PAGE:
For the first time in Peru’s history, a national news broadcast has been aired entirely in Quechua, the indigenous language of the Inca empire, which is still spoken by 4 million Peruvians, reports The Guardian.
Called Ñuqanchik – which means “all of us” in Quechua – the daily news programme that launched this week targets speakers of the language some historians trace back to Peru’s earliest civilizations 5,000 years ago.
For co-presenter Marisol Mena, Monday’s debut broadcast was a “historic achievement”, symbolically ending centuries of marginalization.
About 13% of Peruvians speak Quechua fluently, but usage has dwindled over generations as many parents deliberately did not teach the language to their children, fearing they would be rejected or mocked for using it.
Yet with around 8 million speakers in the parts of Peru, Ecuador, Bolivia, Colombia, Argentina and Chile once dominated by the Incas, Quechua – in all its regional varieties – remains the most widely spoken indigenous language in the Americas.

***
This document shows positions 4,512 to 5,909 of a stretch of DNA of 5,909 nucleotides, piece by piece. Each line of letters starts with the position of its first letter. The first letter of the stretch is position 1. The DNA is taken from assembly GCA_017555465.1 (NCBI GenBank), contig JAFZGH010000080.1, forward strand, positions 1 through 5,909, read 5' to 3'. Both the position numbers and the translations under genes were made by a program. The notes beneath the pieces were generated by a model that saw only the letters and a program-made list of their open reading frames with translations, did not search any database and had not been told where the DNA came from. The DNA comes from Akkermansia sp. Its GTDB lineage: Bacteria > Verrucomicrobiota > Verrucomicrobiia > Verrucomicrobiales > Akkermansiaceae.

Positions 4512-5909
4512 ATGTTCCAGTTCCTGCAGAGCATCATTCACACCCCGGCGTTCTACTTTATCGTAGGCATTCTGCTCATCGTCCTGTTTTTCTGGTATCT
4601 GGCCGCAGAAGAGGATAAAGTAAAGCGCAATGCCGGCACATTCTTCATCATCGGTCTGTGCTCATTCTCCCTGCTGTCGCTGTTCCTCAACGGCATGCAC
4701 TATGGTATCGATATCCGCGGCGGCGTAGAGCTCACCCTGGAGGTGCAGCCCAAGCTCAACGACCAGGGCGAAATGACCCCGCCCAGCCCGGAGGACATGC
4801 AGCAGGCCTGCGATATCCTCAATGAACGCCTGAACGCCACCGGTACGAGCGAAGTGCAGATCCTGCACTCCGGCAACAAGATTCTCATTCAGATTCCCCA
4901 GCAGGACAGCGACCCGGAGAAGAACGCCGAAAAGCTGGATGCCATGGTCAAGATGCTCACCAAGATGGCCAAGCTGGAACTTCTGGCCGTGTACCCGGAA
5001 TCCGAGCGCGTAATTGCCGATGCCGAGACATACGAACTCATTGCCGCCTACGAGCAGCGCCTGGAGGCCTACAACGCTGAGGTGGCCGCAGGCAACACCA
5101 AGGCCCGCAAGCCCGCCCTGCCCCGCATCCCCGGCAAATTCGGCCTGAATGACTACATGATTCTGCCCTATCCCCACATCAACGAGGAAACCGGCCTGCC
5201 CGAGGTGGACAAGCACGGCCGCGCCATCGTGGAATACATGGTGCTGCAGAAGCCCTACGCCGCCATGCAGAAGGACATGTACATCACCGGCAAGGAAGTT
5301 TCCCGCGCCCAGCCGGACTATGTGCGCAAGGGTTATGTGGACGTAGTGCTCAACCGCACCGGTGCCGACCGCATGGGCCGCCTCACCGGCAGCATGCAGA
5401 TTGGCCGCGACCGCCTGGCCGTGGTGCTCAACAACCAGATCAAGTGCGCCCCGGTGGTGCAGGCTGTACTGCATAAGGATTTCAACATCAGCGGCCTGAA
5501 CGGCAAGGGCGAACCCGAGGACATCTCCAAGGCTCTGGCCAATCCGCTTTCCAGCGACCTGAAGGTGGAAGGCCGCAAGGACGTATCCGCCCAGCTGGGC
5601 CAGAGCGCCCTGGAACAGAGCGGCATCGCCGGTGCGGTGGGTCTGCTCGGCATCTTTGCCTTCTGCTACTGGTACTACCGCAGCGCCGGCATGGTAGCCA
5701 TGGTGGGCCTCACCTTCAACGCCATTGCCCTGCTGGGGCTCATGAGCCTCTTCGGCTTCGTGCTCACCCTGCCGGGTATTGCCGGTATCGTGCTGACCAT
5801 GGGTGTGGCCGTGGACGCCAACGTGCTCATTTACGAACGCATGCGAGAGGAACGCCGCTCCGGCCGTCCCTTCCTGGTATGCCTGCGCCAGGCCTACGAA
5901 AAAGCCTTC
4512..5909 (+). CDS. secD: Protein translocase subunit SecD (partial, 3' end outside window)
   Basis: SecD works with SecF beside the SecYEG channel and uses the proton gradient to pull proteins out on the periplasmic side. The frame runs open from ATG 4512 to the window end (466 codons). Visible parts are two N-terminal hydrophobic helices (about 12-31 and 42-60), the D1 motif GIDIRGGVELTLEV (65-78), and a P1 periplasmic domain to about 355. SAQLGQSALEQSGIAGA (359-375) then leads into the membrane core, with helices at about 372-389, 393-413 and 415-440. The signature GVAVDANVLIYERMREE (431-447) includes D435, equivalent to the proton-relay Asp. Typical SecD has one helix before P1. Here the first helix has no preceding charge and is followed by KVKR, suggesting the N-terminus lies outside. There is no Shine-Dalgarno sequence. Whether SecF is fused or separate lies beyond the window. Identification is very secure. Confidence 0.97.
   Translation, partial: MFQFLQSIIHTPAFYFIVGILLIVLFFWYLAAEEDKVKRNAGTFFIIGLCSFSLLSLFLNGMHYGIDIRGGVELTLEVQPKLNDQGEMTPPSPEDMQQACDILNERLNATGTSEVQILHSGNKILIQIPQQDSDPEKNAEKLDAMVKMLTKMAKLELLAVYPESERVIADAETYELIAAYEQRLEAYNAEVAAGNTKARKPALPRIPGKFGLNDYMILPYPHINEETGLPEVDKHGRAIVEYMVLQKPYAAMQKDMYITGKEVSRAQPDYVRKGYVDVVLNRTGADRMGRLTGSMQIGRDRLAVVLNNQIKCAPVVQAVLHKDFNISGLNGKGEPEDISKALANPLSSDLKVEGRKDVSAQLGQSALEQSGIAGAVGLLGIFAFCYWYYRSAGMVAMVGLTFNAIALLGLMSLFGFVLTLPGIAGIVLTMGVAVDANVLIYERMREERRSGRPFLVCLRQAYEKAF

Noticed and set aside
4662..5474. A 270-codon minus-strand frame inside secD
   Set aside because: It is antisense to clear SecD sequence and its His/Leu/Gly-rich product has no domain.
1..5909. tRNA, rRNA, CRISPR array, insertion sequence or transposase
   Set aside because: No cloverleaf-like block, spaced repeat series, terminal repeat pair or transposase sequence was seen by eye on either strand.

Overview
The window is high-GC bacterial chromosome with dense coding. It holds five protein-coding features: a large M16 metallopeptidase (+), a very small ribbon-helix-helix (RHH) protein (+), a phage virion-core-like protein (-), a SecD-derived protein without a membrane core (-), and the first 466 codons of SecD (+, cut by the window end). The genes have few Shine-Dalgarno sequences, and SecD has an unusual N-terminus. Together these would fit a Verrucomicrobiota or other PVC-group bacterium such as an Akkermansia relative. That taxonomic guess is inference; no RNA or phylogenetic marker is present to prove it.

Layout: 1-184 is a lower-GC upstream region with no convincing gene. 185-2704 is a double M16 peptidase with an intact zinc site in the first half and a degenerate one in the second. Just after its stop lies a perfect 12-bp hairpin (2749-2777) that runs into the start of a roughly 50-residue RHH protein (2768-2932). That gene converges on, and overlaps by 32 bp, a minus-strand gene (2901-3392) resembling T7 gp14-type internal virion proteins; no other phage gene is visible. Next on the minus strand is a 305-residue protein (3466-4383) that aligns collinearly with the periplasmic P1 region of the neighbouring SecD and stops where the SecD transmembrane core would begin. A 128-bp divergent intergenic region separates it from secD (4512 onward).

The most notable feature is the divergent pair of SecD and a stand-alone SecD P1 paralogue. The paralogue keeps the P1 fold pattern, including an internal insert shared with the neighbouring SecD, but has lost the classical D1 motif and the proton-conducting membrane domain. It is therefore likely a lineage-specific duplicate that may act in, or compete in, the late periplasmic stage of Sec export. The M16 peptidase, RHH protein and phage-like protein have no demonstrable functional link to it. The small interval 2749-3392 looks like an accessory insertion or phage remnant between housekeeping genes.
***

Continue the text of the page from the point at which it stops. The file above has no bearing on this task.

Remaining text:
In Peru, studies indicate while 4 million people speak Quechua fluently, up to 10 million – around a third of Peruvians – understand some of the language.
Even though it became one of Peru’s official languages in 1975, “Quechua was synonymous with social rejection – and thus became synonymous with discrimination,” said Hugo Coya, director of Peru’s television and radio institute and a driving force behind the initiative.
Quechua speakers are disproportionately represented among the country’s poor: of Peruvians without access to health services, 60% speak Quechua, according to a 2014 World Bank study.
Ñuqanchik is an attempt to broach the economic and cultural gap between the Quechua and Spanish-speaking worlds, said prime minister Fernando Zavala at the programme’s inaugural broadcast.
Produced and written by journalists who speak Quechua as their mother tongue, Ñuqanchik aims to transmit the news from the perspective of a Quechua speaker – complete with the Andean “cosmovision” – said Alfredo Luna, Peru’s vice-minister of intercultural affairs.
Luna said that news broadcasts are planned in other languages, including Aymara – spoken in Peru and Bolivia – as well as the principal languages of the Peruvian Amazon such as Ashaninka and Awajun.
Peru has 47 indigenous languages, and its culture ministry has been working since 2011 to provide bilingual education as a public service.